LEAD 2021


  • FFA kicks off a new year
    ffa Did you know that GCISD has more than 150 students who participate in the agricultural science program? This program is part of a three-part model of education that consists of classroom instruction, supervised agricultural experiences and the FFA.
    The FFA may best be known for raising livestock and showing projects such as lambs, goats, pigs, and cattle, and GCISD offers a competitive program and many opportunities to exhibit animals throughout the year. However, the FFA also provides members the opportunity for leadership experience, competitions, and scholarships. 
    High school members have opportunities to compete at both the state and national level in various leadership development events, such as public speaking, decision making, radio broadcasting and knowledge of agriculture.
    It is true that FFA once stood for Future Farmers of America; however, they are now also the Future Biologists, Future Chemists, Future Veterinarians, Future Engineers and Future Entrepreneurs of America. As a 'Premier Student Leadership Organization-FFA,' their motto is: Learning to do, Doing to learn, Earning to live, Living to serve.  
    Junior members can begin participating in the third grade and become part of the largest state association by membership with well over 100,000 members across Texas. Check out the Fact Sheet!
    The GCISD FFA kickoff will be September 8, 6 p.m. at Nash Farms (626 Ball St, Grapevine). Students and their families are invited to take part in a free BBQ dinner, meet the advisors,and learn more about the program.
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  • CHHS principal looks back on Hurricane Katrina experience
    2005  2013
    Conrad Streeter in 2005 (L) and 2013 (R)
    As the nation marks 10 years since the devastation of Hurricane Katrina, the principal at Colleyville Heritage High School has first-hand memories of the killer storm. Conrad Streeter was deployed with the Texas Army National Guard as part of the disaster recovery effort.
    Streeter was mobilized on August 31, 2005 and arrived in New Orleans within 72 hours after Katrina made landfall. Setting up not far from Tulane University, Streeter’s unit began immediate work to help victims of the hurricane.
    “The city had no electricity, plumbing or water and at that time 80 percent of the city was underwater,” Streeter recalled. “We helped with rescue and recovery and we also helped with security.”
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  • Class of 2019: Grapevine High School 

    GHS This year, we will be following some of the members of the class of 2019 from GHS, CHHS, and Collegiate Academy. Today we’ll chat with four members of the Grapevine High School freshman class.


    We asked Antonio Campos, Arianne Mathew, Kimberly Ndegwa, and Lindsey Smyth questions about being a Freshman, their future plans, and how they feel about technology in the classroom.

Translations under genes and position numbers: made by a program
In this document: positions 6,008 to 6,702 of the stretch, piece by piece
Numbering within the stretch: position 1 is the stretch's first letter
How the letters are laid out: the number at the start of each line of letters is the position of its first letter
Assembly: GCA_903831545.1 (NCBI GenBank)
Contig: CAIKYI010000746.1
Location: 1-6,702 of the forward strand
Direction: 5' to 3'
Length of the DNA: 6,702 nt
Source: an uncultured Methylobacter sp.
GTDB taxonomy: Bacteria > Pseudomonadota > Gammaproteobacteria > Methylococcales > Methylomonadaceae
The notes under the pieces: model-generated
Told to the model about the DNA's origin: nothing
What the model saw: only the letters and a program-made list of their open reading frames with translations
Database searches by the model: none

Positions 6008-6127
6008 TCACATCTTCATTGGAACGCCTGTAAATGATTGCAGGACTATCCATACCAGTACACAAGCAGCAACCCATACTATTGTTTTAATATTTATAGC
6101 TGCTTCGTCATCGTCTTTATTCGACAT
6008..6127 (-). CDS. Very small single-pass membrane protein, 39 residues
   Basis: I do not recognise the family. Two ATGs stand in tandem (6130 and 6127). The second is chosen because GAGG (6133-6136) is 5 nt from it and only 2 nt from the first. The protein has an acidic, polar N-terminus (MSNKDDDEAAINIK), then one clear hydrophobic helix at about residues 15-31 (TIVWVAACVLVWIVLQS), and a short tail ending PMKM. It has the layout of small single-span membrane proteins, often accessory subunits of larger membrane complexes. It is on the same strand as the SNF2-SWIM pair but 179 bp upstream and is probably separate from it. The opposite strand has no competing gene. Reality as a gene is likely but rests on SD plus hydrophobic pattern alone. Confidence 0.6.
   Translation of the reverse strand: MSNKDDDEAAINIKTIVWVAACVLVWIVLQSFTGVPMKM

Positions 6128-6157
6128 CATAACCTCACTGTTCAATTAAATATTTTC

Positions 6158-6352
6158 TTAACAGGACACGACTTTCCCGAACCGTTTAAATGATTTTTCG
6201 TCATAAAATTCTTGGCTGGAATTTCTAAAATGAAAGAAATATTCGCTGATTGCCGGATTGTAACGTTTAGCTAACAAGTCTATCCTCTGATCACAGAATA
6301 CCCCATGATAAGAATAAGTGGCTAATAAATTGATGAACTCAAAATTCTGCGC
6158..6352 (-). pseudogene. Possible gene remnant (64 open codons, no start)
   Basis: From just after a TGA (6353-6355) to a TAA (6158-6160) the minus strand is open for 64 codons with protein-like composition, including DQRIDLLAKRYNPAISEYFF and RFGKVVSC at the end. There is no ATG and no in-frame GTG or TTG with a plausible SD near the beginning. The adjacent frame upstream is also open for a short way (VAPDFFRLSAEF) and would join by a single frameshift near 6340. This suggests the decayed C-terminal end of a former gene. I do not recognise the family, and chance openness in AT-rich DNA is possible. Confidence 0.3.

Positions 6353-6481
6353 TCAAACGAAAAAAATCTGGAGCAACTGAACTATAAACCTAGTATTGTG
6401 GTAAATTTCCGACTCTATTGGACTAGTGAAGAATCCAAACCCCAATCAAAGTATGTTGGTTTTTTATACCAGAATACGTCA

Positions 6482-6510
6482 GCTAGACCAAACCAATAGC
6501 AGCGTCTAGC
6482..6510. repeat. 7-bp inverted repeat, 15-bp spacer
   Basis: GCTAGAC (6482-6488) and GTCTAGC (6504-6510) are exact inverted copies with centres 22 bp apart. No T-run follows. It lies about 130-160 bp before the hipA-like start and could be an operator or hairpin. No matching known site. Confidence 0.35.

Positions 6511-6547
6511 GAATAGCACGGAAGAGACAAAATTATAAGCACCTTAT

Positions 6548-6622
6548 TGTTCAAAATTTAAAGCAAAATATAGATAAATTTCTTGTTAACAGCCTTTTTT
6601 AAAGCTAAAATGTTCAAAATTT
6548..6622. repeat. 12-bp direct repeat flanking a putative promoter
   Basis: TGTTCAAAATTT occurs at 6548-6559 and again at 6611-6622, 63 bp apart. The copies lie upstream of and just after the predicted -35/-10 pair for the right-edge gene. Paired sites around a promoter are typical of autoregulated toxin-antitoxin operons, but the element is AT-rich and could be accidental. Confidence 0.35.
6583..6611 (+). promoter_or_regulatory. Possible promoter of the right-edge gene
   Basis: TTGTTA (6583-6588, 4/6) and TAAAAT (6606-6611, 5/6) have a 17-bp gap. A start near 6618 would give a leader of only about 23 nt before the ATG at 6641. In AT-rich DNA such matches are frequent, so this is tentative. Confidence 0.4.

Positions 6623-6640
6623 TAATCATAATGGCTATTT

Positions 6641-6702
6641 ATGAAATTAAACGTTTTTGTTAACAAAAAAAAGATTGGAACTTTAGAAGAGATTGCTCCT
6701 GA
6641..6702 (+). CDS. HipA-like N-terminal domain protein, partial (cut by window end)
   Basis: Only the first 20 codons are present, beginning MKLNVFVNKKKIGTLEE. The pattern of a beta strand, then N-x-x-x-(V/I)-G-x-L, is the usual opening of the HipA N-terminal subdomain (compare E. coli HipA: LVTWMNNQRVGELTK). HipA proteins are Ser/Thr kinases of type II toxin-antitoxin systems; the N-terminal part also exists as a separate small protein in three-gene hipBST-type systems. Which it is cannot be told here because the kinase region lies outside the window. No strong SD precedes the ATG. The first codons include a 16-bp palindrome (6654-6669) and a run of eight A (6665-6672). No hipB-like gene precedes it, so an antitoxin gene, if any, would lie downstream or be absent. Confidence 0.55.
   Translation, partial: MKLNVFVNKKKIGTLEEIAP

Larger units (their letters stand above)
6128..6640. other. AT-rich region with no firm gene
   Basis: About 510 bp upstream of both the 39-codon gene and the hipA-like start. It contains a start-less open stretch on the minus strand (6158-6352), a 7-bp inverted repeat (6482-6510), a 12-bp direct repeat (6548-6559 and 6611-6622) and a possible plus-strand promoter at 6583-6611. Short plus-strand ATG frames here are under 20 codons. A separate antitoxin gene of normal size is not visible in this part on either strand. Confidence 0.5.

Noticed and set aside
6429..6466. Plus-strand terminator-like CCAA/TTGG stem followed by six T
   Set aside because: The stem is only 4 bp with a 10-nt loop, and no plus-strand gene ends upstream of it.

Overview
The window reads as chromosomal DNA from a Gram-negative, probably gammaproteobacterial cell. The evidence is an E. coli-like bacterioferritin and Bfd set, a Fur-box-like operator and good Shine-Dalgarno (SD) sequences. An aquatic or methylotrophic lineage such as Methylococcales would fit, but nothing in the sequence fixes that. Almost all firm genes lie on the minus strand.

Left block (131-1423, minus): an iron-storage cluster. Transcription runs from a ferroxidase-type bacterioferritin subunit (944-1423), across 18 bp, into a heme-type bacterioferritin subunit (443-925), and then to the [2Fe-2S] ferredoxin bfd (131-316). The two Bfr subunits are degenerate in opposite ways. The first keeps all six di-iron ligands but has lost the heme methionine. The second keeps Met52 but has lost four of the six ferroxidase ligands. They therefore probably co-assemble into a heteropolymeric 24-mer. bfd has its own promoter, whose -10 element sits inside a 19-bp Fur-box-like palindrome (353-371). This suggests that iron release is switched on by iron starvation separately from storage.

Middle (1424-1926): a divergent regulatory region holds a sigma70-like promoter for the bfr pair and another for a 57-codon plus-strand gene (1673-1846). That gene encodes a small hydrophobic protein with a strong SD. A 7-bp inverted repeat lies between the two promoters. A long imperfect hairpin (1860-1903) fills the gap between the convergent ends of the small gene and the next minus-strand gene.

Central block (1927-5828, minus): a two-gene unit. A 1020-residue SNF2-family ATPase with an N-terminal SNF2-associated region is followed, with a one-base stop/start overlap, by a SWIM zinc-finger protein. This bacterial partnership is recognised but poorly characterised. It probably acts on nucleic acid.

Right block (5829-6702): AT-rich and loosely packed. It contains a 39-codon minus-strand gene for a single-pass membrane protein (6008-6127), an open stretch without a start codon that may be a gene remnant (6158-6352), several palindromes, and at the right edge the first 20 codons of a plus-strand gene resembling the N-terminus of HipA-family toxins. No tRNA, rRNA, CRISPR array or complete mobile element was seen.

Read on to find out what they think!

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  • We're Listening, Every Voice Matters! 
    Thoughtexchange We invite you to please join our conversation for the future of our schools! 
    Register now for our Thoughtexchange, which is an online learning process allowing us to reach out to everyone affected by the decisions made at GCISD. This tool enables us to learn about your thoughts and priorities, and helps us gather insight while planning for the future of our district.
    Register now and you will receive an invitation to share your thoughts on August 31st!
    Visit http://gcisd-k12.thoughtexchange.com/invitation to register and for more information
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B.E.S.T. Report

  • Back To School

    Posted by Communication Services at 8/28/2015
    It has been an amazing first week of school! I fully understand that it takes all district employees, from teachers to bus drivers, working together and planning for months to deliver a successful start of a new school year. We all understand the importance of our work and what we can accomplish for our students by ensuring each one receives a great education.
    This week, I traveled to campuses and experienced happy teachers, eager students, administrative teams meeting to "fine tune" processes, the smell of fresh baked rolls and sweaty kids coming in from recess (fortunately not at the same time). I have witnessed the hugs in the hallways, the celebration after losing a tooth at school, the joy of sharpening a brand new pencil and the playing of the fight song after a touchdown.
    As public educators, we have the rewarding responsibility of having the most important jobs in the world; teaching and positively impacting our children. Isn't it great?
    Dr. Robin Ryan
    GCISD Superintendent of Schools
    The B.E.S.T. Report is a weekly communication from our superintendent about our schools and community.
    Comments (-1)
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